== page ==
Sunday, July 17, 2011

The Soldier's Wife

Do you remember The Summer of My German Soldier by Bette Greene? I think I was thirteen when I read that. That is the perfect age for that book. It’s about a jewish teenager named Patty whose town in Arkansas is to house a German prisoner of war camp.  Despite the ill will and fears regarding the German nation, Patty befriends one of the young soldiers in the camp. Her friendship with him is an escape from her hard home life and from loneliness  but when their relationship is discovered Patty has to choose between popular opinion, her family and this soldier who means so much to her.

It is a wonderful novel. It made a huge impression on me as a girl and now I think I’ve read the adult version.  It is The Soldier’s Wife by Margaret Leroy.  The basic bones in German Soldier and Soldier’s Wife are the same: two women involved with the enemy during wartime much decide where their loyalties lie.  That is a good start to a drama, right?

The soldier’s wife is Vivienne. She and her young family live in Guernsey. When the war begins Vivienne’s husband is off to fight and she is becomes a single parent and the caretaker to her husband’s mother.  Facing the threat of German invasion, many of the inhabitants of the islands send their children away for safety’s sake but Vivienne feels compelled to keep hers with her in the island.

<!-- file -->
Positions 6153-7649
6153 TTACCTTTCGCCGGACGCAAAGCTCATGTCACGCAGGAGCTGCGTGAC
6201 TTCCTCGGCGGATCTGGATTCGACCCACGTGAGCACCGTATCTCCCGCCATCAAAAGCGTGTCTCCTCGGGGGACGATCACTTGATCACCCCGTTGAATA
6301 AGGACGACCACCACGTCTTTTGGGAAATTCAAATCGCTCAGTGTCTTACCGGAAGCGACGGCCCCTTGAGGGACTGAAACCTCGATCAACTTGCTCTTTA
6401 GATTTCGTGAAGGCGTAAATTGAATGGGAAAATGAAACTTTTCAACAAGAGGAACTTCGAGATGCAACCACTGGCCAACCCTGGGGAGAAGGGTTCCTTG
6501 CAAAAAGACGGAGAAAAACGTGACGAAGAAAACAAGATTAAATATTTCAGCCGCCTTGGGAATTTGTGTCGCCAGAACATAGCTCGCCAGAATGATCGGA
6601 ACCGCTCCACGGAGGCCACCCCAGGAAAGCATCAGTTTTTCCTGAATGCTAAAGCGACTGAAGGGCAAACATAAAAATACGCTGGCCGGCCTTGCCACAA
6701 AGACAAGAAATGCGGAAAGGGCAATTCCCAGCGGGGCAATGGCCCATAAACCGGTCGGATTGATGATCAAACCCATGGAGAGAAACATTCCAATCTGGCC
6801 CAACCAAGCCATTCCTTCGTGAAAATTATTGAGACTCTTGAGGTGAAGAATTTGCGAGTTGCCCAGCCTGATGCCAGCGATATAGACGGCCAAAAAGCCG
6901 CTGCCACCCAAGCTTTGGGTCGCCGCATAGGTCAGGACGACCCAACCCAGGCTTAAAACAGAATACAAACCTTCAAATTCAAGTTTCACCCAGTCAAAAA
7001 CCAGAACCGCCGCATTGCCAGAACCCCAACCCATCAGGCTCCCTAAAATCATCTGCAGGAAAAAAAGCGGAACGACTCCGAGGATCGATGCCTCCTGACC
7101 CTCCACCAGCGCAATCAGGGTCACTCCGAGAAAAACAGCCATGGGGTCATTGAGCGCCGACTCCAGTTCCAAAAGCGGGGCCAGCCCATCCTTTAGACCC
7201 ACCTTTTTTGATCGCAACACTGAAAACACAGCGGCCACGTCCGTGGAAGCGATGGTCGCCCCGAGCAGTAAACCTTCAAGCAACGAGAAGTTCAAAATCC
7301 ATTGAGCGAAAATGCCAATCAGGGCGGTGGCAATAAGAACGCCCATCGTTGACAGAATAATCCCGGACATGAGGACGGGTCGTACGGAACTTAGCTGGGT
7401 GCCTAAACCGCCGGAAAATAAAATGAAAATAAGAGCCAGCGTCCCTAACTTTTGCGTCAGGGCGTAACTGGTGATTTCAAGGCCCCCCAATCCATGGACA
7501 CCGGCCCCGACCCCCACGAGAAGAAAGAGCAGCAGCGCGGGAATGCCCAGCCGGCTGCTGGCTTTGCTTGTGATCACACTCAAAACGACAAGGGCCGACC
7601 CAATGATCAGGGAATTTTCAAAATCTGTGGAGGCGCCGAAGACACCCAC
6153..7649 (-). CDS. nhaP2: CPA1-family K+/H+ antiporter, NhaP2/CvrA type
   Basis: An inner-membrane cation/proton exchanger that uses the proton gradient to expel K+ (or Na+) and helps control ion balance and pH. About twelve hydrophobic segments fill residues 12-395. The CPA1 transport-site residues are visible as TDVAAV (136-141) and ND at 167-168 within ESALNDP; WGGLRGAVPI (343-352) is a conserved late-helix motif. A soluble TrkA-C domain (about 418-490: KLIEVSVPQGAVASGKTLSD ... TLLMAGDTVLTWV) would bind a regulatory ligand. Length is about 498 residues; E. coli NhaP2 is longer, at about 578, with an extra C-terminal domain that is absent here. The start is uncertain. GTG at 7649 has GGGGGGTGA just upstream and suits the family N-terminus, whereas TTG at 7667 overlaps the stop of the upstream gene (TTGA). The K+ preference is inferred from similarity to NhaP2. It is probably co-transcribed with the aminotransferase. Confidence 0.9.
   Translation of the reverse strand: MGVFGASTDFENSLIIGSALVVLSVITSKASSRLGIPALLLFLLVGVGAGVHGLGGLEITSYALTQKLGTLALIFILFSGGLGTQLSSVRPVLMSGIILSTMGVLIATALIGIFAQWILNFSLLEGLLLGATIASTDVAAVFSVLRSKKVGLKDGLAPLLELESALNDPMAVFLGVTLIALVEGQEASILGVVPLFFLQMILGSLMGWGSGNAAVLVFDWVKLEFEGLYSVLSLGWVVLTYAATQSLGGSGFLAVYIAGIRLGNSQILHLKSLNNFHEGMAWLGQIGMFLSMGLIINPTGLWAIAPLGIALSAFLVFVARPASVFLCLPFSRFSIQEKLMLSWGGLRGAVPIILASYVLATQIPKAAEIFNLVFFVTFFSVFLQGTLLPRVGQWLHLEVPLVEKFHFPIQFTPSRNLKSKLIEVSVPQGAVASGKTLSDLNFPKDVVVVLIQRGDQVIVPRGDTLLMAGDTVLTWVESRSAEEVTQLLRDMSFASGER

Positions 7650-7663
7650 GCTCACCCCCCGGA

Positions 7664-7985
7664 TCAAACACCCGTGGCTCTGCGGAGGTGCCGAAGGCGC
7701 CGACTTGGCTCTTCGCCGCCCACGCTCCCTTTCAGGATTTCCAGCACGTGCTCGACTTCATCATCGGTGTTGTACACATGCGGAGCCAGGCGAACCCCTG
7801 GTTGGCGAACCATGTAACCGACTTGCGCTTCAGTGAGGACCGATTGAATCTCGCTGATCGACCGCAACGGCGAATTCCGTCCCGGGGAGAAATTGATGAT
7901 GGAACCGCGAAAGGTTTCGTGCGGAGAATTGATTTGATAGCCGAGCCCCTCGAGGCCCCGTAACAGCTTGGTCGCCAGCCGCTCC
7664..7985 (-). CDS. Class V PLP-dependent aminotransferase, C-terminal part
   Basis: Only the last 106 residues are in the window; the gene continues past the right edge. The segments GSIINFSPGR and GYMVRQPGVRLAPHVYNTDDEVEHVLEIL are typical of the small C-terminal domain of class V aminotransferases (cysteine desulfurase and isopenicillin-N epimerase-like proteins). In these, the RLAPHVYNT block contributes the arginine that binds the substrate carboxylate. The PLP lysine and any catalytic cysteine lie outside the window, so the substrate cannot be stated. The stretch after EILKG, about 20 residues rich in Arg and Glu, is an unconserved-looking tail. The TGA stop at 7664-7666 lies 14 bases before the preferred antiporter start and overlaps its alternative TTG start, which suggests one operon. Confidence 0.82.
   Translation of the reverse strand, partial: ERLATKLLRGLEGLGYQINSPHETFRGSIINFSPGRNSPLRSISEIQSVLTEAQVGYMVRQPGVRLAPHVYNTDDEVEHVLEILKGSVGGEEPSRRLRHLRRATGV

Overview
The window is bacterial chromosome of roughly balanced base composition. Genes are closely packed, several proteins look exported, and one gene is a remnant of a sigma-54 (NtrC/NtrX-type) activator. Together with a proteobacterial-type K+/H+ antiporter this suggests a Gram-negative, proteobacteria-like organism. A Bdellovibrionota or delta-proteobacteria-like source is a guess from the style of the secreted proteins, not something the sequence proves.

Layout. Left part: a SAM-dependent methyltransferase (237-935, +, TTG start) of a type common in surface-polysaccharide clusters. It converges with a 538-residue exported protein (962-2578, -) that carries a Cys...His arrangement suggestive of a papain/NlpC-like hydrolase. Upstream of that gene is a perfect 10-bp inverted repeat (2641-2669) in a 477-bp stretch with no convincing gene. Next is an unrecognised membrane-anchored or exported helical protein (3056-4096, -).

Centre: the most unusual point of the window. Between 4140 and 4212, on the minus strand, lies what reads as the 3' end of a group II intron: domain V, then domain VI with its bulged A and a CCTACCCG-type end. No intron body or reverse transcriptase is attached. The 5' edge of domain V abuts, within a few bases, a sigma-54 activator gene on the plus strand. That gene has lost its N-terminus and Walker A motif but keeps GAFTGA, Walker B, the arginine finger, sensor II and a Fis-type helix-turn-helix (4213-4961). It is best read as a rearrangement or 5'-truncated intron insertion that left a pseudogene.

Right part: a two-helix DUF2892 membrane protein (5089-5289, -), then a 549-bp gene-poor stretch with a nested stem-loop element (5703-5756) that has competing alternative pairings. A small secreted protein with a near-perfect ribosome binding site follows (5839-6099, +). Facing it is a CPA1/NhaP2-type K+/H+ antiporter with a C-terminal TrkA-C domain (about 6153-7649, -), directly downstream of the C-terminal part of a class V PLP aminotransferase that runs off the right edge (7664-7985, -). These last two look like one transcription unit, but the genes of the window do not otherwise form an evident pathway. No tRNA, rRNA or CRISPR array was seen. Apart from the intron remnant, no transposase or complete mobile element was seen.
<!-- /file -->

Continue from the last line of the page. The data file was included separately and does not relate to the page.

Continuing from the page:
The German Invasion does come and with it a harsh occupation. Normalcy is a thing of the past. Vivienne’s life is quickly taken over by food, fuel and every other thing shortages and the increasingly strict restrictions placed on the citizens of Guernsey by the German soldiers.  The kindness of one of the enemy soldiers occupying the house next door is the beginning of Vivienne’s affair or her collaboration depending on how you look at it.

Leroy is most successful and entertaining when writing about the day-to-day workings of Vivienne’s life and Guernsey itself.   She paints an evocative portrait of island life and a woman juggling multiple, complex relationships in an extreme situation but never captures the desperation this existence would have to bring on.
Historically The Soldier’s Wife is World War 2-lite. The author breezes through all that hard war stuff and fails to take any advantage of some of the real horrors on Guernsey like the use of slave labor. The heavy concentration on Vivienne's assignations that stay secret for years (Really? On and occupied island?) miss the intensity they could have had if Leroy brought more of the war into the novel. If you know nothing about the German Occupation of the Channel Islands not to worry you will finish The Soldier’s Wife just as knowledge free.
It’s too bad. I like the setting and all of the ideas behind this novel but as it turns out The Soldier's Wife is no Summer Of My German Soldier, my friend.

No comments:

Post a Comment